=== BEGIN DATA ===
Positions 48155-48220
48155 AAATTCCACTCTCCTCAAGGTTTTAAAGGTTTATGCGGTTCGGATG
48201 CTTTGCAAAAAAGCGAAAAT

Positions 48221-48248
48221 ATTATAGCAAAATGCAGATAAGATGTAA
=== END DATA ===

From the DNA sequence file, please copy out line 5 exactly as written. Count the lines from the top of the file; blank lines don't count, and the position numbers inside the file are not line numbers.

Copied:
48221 ATTATAGCAAAATGCAGATAAGATGTAA